Jesus shows us a way to God through descent, through going lower, putting oneself in a humble position, self-emptying. The Greek word for this is kenosis, and it’s used in Paul’s beautiful hymn in Philippians when Jesus is described as having emptied himself, and assuming the state of a slave, he was born in human likeness.” Kenosis means “self-emptying,” like pouring oneself out, letting go of whatever humans wish to cling to for success or for meaning.


This is what Jesus is talking about when he says, “Those who want to save their life will lose it, and those who lose their life for my sake, and for the sake of the gospel, will save it.” 2 This isn’t just about dying but about living by sacrifice.


It’s important to note that Jesus isn’t telling people that sacrifice means giving up your power to another person. Too many people have been endangered in their relationships and in their marriages by misunderstanding Jesus’s words about sacrifice. God isn’t calling you to get beat up by your spouse or by a family member. If a spouse or partner is abusing you, it’s the other person who broke the marriage covenant or who broke the promise. Love doesn’t mean accepting abuse. Sometimes losing your life for the sake of the Gospel will mean losing the life you thought you were supposed to live, if you thought life means to suffer in silence—losing that life will mean giving up some kinds of certainty in favor of embracing the fullness of life and the liberation that God gives.


Peter has to give up his ideas of what life is supposed to look like, and Jesus rebukes Peter because Jesus loves Peter. But the ultimate here is not death or destruction, not diminishing life, but abundant life.


And the truth is that God’s love is life-giving. That’s the covenant God makes with Abraham and Sarah, giving them new names as part of the covenant promise: life will continue, and generations will be blessed. That’s the mystery of what Jesus tells us: you will lose your life and that’s what will ultimately save your life.


Have you ever volunteered for something and at the end, you realized you were happier and had that feeling of “I received much more than I gave?” Then you have an idea what it’s like to lose your life, to give up your self-interest by serving someone else, and you also have an idea what it means to receive new life, to gain the abundant life that God gives.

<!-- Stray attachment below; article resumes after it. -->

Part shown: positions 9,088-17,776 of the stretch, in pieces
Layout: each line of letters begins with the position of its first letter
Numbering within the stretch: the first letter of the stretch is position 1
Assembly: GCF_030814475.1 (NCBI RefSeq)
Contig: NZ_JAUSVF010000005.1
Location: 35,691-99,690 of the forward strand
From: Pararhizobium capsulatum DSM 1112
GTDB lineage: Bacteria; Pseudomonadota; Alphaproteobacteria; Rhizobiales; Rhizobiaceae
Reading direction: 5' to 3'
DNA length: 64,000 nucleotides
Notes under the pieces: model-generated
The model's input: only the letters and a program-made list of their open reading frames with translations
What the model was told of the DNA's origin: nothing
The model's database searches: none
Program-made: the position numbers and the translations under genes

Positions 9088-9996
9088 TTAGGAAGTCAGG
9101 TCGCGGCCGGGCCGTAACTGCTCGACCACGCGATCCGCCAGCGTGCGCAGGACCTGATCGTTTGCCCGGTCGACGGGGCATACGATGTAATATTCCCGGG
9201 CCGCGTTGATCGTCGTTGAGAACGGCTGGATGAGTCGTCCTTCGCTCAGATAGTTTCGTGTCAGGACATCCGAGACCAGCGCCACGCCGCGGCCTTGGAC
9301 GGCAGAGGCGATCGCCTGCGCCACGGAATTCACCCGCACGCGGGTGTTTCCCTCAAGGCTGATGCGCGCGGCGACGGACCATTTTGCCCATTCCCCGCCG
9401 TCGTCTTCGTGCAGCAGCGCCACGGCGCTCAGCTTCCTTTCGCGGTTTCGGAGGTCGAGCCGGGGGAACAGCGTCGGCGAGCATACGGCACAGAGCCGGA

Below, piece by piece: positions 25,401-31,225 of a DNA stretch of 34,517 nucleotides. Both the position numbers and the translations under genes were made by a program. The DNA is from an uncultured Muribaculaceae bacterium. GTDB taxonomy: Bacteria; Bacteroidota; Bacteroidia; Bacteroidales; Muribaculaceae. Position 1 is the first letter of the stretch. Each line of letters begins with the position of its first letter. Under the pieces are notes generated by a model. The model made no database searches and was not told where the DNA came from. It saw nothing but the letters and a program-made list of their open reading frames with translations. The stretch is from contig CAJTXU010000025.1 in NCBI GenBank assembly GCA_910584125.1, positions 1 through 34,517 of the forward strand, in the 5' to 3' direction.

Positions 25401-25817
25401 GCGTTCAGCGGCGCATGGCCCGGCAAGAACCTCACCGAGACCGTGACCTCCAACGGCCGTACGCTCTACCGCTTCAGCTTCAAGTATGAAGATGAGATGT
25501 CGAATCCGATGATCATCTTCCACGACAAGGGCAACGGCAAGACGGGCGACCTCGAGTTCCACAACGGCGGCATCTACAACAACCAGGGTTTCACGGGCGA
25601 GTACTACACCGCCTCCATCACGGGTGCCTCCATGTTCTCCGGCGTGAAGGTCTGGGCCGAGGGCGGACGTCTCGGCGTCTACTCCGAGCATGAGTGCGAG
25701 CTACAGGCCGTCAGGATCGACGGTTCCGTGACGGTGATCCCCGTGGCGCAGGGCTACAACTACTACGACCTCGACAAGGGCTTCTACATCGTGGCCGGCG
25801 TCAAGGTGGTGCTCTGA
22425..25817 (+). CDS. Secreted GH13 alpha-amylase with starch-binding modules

And if all of this doesn’t make a lot of sense, that’s okay too. Because turning points aren’t always a singular event but sometimes a whole series of events. For me to recognize that God was calling me to the ministry of Word and Sacrament, it wasn’t just because one friend asked me if I might become a pastor someday; there were a lot of other things that happened that led up to that moment, including confirmation classes and a pastor who really paid attention, and parents who formed my faith, and youth leaders who encouraged me and also abided my nonsense during my awkward teenage

years.


That is also Peter’s story—the series of events that help him understand who Jesus Christ really is and who Peter is as a child of God. Sometimes losing your life means living into God’s promise, little by little.


Here’s another way to understand living into God’s promise: today we chanted the end of Psalm 22. It sounds kinda hopeful—“Let those who seek the Lord give praise!” The psalmist is trusting in God’s actions, and God’s ongoing actions—“They shall proclaim God’s deliverance to a people yet unborn.” But back up and read the beginning: this is one of the psalms that Jesus quoted when he was on the cross. This is the psalm that begins “My God, my God, why have you forsaken me?”


This is the psalm that we chant in its entirety on Maundy Thursday, as the altar is being stripped, piece by piece taken away: the communion ware, the books, the candles, the altar cloths, the paraments, the banners…little pieces of life being stripped away, as these words are chanted, ending with some kind of hope. I wonder if crying out to God in utter, broken honesty is not the thing that breaks a relationship with God, but the thing that opens the door to union with God, to hope for the future.


Losing your life for the sake of Christ is the way to abundant life.


Gracious God, fill our hearts with the peace that passes all understanding, keeping our hearts and minds in Christ Jesus.

Amen.


Pr. Cheryl




1 Seen in www.workingpreacher.org article by C. Clifton Black, commentary on Mark 8: 31-38.

2 Mark 8: 35